Canyon Uranium Mine

The Canyon Uranium Mine near Tusayan.

Despite having no authority to regulate the transportation of hazardous materials and scientific consensus that the public health risks are low, the Flagstaff City Council is moving forward with a resolution against the hauling of uranium through the city.

The action came in response to a citizen petition with close to 150 signatures that asked the council to consider a resolution opposing the transport of uranium ore from Canyon Mine south of Tusayan to White Mesa Mill near Blanding, Utah, and to explore the creation of an ordinance opposing the transport of uranium ore on Flagstaff roadways.

Canyon Mine owner Energy Fuels Resources has not yet begun to mine or haul uranium ore, but it was given approval by the Forest Service in 1986 to haul the ore to the processing mill via two route options, one of which would include Interstate 40 and U.S. Highway 89 through Flagstaff.

During a work session Oct. 10, the council heard nearly an hour and a half of public comment that expressed overwhelming opposition to the hauling of uranium ore through the city.

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Canyon mine haul route

The expected haul route of uranium ore from the Canyon Uranium Mine south of Tusayan to the uranium mill near Blanding, Utah, would follow highways through Williams, Flagstaff and across the Navajo Nation. 

However, the Flagstaff City Council is preempted from regulating the transport of the uranium ore, even on city streets, Assistant to the City Manager Caleb Blaschke said at the meeting. It is the United States Department of Transportation that oversees and regulates all transportation of hazardous materials, Blaschke said.

Blaschke did say that other cities have been able to request that hazardous materials be hauled at certain times of the day, which could mean requiring materials to be transported at night. Two locations within the city of Phoenix have required the rerouting of hazmat trucks, but the new routes remain within a few miles of the preferred route, Blaschke said.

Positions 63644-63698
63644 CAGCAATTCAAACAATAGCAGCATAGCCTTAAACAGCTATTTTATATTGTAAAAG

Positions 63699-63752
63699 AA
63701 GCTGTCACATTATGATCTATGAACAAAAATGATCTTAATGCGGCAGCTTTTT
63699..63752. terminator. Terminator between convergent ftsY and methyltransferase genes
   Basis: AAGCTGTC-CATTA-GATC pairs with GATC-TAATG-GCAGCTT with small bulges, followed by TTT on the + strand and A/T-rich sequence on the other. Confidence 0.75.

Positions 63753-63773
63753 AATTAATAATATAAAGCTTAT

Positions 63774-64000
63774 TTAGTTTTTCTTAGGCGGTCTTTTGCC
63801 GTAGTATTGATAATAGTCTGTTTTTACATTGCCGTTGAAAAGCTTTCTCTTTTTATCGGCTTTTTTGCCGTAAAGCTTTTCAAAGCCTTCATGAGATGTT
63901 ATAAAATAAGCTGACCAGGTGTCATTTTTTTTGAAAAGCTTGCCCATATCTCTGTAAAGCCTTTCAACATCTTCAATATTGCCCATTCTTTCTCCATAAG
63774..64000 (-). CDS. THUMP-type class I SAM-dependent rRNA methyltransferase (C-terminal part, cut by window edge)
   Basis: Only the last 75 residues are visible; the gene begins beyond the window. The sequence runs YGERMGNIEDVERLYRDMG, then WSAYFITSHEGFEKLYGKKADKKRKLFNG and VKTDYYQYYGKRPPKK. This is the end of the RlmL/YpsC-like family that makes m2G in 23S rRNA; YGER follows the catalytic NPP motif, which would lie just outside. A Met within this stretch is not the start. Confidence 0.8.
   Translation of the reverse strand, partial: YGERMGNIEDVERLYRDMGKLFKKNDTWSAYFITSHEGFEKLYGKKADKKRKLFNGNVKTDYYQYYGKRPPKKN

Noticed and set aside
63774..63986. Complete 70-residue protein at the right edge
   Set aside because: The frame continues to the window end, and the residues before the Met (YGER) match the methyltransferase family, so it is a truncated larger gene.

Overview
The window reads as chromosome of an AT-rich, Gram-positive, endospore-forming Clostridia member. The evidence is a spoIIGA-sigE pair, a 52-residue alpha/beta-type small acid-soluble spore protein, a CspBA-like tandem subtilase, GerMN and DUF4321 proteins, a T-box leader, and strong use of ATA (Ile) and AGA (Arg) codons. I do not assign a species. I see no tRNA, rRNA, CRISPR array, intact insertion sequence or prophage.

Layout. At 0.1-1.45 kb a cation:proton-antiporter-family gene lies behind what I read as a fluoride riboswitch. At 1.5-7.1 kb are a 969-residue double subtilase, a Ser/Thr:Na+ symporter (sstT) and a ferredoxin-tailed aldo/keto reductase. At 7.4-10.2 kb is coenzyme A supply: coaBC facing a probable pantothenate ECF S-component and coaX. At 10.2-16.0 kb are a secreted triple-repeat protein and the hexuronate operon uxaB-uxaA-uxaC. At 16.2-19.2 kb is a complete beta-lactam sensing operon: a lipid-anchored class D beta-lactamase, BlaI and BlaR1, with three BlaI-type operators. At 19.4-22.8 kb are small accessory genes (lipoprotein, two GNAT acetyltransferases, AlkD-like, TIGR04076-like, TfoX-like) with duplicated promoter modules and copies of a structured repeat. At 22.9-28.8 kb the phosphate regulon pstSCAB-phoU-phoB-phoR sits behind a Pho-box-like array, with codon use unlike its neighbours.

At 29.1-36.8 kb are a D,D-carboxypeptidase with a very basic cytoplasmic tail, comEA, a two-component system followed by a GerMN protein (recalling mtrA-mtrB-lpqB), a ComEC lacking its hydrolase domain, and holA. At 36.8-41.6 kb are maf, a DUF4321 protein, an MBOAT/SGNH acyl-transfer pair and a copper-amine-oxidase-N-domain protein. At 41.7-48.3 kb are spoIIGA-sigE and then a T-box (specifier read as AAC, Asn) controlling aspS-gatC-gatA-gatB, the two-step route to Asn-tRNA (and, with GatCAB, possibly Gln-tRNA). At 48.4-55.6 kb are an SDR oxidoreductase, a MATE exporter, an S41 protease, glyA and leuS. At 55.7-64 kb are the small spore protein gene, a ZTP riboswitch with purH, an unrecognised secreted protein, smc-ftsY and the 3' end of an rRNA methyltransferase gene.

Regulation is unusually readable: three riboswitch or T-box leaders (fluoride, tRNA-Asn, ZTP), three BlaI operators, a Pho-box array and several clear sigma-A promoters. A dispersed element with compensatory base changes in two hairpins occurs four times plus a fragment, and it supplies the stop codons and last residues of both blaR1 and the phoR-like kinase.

City Attorney Sterling Solomon said other municipalities have opted to pass resolutions against uranium hauling in the city, but the resolutions do not have legal authority to stop the hauling. Solomon said if the city were to try to pass a legally binding ordinance to stop the hauling, issues would arise with the federal government. Solomon said the implications of such an action would have to be discussed in a confidential session with the council instead of in front of the public.

Councilwoman Celia Barotz suggested the city add the issue to its list of legislative priorities, which would allow the city to ask its lobbyists to lobby for local control of uranium transport.

At meeting’s end, Barotz, along with Mayor Coral Evans, Vice Mayor Jamie Whelan and councilmembers Eva Putzova and Jim McCarthy requested city staff work to draft a resolution against hauling of uranium ore through the city. The majority of the council also asked the city attorney’s office to look into options that would be stronger than a resolution, such as a legally binding ordinance to consider at a later date.

 

Emery Cowan can be reached at (928) 556-2250 or ecowan@azdailysun.com

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Emery Cowan writes about science, health and the environment for the Arizona Daily Sun, covering everything from forest restoration to endangered species recovery efforts.

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